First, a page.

Seven Easy Ways to Improve your Lawn

The spring season is upon us and that means you’ll want to make sure your lawn is in great shape. According to the great advice on Decor Snob, you don’t need to have a green thumb to keep your lawn looking lush and vibrant. There are a few simple things you can do to turn your front yard from a barren wasteland to a green paradise.

  1. Renewing the Soil

All plant life depends on good soil to survive. Poor soil is unable to properly retain water and

nutrients, which may stunt root growth. The biggest indicator of poor soil comes from grassless

areas in the lawn that are particularly sandy. Many nurseries have a variety of different lawn and

garden soils that have all the necessary nutrients and minerals to ensure survivability of your

lawn in the coming months.

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  1. Picking Out the Right Grass

Depending on the amount of sun your lawn gets, you will have to pick the from certain varieties of grass. Grasses such as Bermuda and Bahia, do well in sunny drought prone environments. Other grasses such as St. Augustine and Zoysia do well in partial shade. Kentucky Bluegrass, on the other hand, likes cooler environments but hates the hot temperatures associated with areas around the equator. Fescue is the opposite, and needs hot summers and mild winters to thrive.

  1. Seeding or Sod?

After you pick out the correct grass, the next decision is to choose whether you want to seed or

use sod. Both require a hardy foundation of soil and aeration of the lawn. This is best done with

an aerator, which is a device that tills the soil over with a wide length wheel made of blades. In a pinch,a rake can do the same. Sod is usually more expensive and labor intensive

than seeding, but has the benefit of having an immediate difference compared to waiting for

seeds to sprout.

  1. Water Properly

A proper watering procedure is important to keep a lawn healthy. Even the most drought

tolerant grass needs water from time to time. The best time to water would be during the early

hours, right around sunrise. Those with smaller lawns would be fine with a simple hose

attachment, while those with moderate to large lawns should use sprinklers. These sprinklers

don’t necessarily have to be complicated internal systems – they can simple ones attached to a

garden hose.

 

For better viability, timers are available that can be programmed to have the garden hose

turn on during certain times of the day. Cheaper timers are often mechanical and use an easy to

use twenty four hour system, where the more expensive ones are digital and have many more

features.

 

  1. Fertilizer

There are many types and applications when it comes to lawn fertilizer. Applications typically

come in either granules or liquids. Granules feed the lawn longer but liquids absorb faster. Soil

tests are an easy way to look at the deficiency in nutrients, but most grasses like macronutrients

such as nitrogen, phosphorus, and potassium. Nitrogen promotes foliage growth and color,

phosphorus helps with root growth, and potassium helps the absorption of nitrogen. Most grass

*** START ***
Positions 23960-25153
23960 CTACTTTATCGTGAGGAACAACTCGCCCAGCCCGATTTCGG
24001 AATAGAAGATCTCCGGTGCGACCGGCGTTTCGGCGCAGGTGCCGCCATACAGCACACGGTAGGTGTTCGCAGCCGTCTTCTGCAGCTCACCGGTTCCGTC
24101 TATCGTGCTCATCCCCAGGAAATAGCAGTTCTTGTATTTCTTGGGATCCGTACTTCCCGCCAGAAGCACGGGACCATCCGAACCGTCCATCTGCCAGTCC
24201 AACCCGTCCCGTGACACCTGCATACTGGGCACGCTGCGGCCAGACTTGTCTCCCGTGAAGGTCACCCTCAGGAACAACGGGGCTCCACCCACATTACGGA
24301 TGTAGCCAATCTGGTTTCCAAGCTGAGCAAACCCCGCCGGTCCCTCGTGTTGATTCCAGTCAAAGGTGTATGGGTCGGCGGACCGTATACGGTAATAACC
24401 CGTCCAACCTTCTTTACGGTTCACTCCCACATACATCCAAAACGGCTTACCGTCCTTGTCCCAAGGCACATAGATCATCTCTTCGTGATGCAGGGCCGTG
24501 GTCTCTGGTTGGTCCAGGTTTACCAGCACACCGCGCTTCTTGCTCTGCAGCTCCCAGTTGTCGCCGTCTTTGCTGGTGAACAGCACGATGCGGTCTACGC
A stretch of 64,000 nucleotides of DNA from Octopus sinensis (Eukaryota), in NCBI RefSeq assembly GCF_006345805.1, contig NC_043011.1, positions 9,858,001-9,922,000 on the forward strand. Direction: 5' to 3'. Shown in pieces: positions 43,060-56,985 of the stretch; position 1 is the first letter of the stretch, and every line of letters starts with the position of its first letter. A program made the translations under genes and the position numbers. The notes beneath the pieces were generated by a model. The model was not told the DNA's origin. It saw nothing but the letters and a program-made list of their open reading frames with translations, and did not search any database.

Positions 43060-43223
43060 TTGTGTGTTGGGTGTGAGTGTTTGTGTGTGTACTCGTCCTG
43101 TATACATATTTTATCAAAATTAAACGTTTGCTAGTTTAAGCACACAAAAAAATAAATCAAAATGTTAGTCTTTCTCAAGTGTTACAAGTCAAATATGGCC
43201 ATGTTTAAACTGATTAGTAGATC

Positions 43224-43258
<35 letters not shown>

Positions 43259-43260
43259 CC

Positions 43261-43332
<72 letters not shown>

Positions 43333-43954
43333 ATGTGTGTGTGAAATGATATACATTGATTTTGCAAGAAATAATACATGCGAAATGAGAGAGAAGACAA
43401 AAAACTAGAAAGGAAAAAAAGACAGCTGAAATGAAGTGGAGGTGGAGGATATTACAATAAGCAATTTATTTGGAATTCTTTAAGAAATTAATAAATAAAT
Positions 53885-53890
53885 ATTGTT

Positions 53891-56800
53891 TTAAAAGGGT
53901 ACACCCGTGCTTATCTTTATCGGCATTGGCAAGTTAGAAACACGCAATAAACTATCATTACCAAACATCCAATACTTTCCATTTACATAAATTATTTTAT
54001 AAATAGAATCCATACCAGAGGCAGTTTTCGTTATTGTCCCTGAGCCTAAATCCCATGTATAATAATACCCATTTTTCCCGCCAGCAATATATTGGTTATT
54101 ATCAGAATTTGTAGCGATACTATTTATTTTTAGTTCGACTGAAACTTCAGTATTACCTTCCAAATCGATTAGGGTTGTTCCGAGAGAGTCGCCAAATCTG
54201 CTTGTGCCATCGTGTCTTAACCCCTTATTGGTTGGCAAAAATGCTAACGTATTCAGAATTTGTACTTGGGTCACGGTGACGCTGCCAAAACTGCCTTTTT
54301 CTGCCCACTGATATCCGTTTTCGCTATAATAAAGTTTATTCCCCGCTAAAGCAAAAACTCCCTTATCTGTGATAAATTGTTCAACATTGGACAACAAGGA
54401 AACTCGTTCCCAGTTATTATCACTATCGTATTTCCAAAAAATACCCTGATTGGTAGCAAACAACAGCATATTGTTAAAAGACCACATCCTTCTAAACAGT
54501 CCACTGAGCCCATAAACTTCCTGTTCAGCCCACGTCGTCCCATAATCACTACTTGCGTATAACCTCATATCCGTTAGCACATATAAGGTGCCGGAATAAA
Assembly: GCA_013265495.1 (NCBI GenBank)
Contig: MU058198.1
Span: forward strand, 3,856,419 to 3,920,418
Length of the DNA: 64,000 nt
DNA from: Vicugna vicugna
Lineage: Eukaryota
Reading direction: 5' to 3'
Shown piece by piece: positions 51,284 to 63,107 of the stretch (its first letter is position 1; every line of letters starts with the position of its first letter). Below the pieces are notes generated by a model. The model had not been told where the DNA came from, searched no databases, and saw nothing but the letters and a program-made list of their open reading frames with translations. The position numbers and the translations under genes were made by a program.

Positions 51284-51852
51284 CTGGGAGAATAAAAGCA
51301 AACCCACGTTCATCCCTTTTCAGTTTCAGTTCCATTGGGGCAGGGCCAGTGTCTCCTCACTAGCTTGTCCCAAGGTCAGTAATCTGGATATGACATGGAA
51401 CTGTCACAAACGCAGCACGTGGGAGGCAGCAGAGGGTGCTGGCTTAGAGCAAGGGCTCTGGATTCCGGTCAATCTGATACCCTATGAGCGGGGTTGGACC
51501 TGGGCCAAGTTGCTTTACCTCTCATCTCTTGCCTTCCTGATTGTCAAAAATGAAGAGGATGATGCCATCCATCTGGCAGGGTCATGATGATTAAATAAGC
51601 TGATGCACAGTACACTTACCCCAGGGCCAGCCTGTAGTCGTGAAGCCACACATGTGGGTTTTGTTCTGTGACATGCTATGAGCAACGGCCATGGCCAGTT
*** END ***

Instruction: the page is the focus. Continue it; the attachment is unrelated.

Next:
fertilizers are marked towards the types of grass they should be used with.

In order to ensure the lawn absorbs as much of the fertilizer as possible, it’s best to start

fertilizing just before the primary growing season. In areas closest to the equator, it’s best to start

in early spring. Cooler climates would benefit waiting until late spring or early summer.

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  1. Weed Control

 

For a few simple weeds that pop up here and there, you can simply rip them out at the root. For

a more intensive infestation, liquids are available in either spray containers or as hose

attachments. It’s important to make sure whatever weed killer you do get it is also not a grass

killer. Take time to look at the bottles of weed killer to ensure you are not getting something that

will kill everything in the lawn.

Also available for purchase are many weed killers that are bundled up with fertilizers. These are

called a ‘weed and feed’. These alternatives to their pure form cousins can be just as effective, just as long you are using the proper type for your grass.

 

  1. Pest and Fungus Control

 

The biggest nemeses to a healthy looking lawn are pest and funguses. Like fertilizer and weed

killers, these also have the dual applications of liquid and granular. While it varies from brand

and type, most bug killers can be used once a season. General bug killers do the job in most

situations, however in the case of things like grubs and snails, specific types of poisons need to

be used. Larger animals such as gophers, moles, and deer can be pushed away with different

types of repellant that varies from sprays, granules, or even electronic devices that emit high

pitch sounds.

 

Brown ring-like splotches or unusual growths might be an indicator of a fungus underneath your

grass. Typically these rear their ugly head during particularly wet seasons. Most fungus killers

can easily curtail these problems.

Make sure that whatever you do, you are properly following local and state laws when it comes to

the use of pesticides, fertilizer, and weed killer. Having a healthy lawn isn’t a work of magic, but

rather requires a little bit of work to start off with and general maintenance throughout the year.

No professional landscapers or magic tricks are needed to have the lush lawn you’ve

always wanted.

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